Doing the right thing: MGAs are on the increase with many being set up by brokers. Tim Rourke insists they must get the fundamentals right
The Managing General Agent (MGA) is on the rise, with the more disruptive and innovative entities supporting a possible renaissance in the industry. MGAs today appear to be of two types.
Firstly, there are the segment spotters, who have relatively orthodox models and are looking for niche and under-represented business in the market.
You then have the insurtech-driven firms, who possess unique technology or data that improves the customer journey or assists in creating the underwriting ‘edges’ needed to succeed in a crowded market place.
MGAs are increasingly being launched by mid to large-sized brokers, who have become frustrated with the net rates provided by intermediated insurers struggling to compete with the dominance of the direct writer.
High-calibre underwriting figures are also desiring the potentially more dynamic environment of a start-up and the opportunity to move away from the corporate structure into a more entrepreneurial environment that offers greater rewards.
MGAs now find themselves in an interesting position in that they are able to influence how insurance is sold and serviced in the future.
To be successful, an MGA must first overcome a number of challenges. It needs to have distribution, in order to trade quickly once it has the necessary pricing and underwriting functions in place. It needs technology or some unique selling point that will allow the MGA to differentiate itself. It needs significant investment and support from the capacity provider, with some recognition of poor underwriting performance in the early days as experience is built up.
As with all insurance entities, data is critical and MGAs with their own in-house data expertise will be able to leverage this competitive advantage over their peers. Last, but not least, is robust underlying underwriting discipline.
A firm’s technological ability or agility within a specific niche cannot by itself be the panacea to securing a high and profitable market share
Just as segment spotters cannot rely solely on their ‘agility’ as a precursor for success, technology-driven MGAs should not depend on technology alone.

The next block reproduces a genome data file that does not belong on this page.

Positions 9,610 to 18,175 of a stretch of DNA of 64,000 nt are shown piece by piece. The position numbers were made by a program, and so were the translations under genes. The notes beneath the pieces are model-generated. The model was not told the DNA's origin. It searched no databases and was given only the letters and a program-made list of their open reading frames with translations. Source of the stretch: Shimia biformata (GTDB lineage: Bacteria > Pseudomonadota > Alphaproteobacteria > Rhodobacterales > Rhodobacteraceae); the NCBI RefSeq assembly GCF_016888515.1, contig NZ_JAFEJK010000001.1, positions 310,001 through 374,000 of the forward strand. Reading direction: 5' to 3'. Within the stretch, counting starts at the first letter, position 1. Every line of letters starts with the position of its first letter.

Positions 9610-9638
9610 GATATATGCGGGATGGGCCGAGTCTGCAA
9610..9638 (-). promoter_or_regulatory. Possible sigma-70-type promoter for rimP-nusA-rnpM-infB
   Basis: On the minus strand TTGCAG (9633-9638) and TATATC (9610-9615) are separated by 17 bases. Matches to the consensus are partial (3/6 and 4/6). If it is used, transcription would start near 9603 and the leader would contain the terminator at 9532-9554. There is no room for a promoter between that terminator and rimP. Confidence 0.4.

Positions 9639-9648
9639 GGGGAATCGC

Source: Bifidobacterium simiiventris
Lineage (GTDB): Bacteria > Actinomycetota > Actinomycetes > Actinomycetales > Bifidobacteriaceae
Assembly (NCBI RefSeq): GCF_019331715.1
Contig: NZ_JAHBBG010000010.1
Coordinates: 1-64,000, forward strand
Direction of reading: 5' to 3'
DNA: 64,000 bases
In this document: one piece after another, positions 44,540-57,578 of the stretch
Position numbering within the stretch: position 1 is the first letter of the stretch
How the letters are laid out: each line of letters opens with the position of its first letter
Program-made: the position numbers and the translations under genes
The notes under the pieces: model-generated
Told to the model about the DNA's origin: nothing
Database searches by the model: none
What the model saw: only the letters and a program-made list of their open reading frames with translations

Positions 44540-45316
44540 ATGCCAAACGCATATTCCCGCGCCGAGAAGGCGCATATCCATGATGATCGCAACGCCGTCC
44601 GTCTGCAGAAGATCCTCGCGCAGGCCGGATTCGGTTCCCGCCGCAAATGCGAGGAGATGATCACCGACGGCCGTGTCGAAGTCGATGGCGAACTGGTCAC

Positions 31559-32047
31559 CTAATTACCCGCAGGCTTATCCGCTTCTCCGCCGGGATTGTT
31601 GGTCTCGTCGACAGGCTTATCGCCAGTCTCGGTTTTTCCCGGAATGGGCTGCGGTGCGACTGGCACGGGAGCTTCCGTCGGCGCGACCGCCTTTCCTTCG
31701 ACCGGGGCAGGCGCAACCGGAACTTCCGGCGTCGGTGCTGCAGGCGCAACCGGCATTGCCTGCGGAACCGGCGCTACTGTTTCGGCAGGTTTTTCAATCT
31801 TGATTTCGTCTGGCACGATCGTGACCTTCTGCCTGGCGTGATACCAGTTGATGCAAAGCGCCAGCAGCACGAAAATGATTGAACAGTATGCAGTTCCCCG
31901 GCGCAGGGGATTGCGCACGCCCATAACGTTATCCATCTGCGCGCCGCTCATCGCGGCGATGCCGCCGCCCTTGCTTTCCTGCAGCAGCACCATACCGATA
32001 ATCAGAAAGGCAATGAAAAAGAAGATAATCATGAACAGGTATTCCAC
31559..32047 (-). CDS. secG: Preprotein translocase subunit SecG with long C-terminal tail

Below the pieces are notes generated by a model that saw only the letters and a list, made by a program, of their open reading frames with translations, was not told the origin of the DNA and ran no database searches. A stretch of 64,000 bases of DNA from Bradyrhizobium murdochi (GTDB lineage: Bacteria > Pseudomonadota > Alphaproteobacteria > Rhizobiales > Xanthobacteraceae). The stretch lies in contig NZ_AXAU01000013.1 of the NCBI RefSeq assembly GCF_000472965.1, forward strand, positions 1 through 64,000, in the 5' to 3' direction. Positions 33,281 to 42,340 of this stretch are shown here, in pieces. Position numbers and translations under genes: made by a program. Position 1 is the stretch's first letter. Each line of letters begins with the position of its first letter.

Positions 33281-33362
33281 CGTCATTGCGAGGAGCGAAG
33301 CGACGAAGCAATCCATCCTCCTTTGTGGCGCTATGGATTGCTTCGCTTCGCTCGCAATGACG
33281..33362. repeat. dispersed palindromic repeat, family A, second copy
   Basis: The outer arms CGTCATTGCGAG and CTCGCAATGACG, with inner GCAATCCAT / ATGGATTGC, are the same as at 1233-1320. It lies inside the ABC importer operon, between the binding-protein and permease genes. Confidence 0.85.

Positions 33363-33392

There is also a question around forecasting. Under pressure to secure investment and support from a capacity provider, MGAs may have the tendency to be overly aggressive in their premium forecasts and, as a result, may put themselves under pressure to achieve onerous performance targets in an already busy market place.
By setting such ambitious targets, many of these firms may underestimate the scale of work required to hit these targets, instead relying too much on their technological or similar USP. Let’s be clear, an MGA’s differentiator is critical, especially in the highly competitive personal lines space. However, a firm’s technological ability or agility within a specific niche cannot by itself be the panacea to securing a high and profitable market share.
MGAs have to ensure the fundamentals of their business – from pricing and underwriting to its uniqueness – work well together to build a robust underwriting entity that can stand the test of time.
By their very nature, MGAs are entrepreneurial and agile. Those able to meet an identified gap in the market, with a focus on delivering returns to their capacity providers and creating new products with efficiency, control and a greater focus on the underlying fundamentals, stand to benefit in the current climate. They are also likely to significantly impact how established risks are covered in the future.
Tim Rourke is head of intermediated insurance and distribution at Willis Towers Watson
We keep hearing more and more about new MGAs and that their impact on the market is increasing. Rourke is correct in that to be successful these MGAs must get the basics right especially if, as he asserts, they will end up influencing how risks are covered in future.
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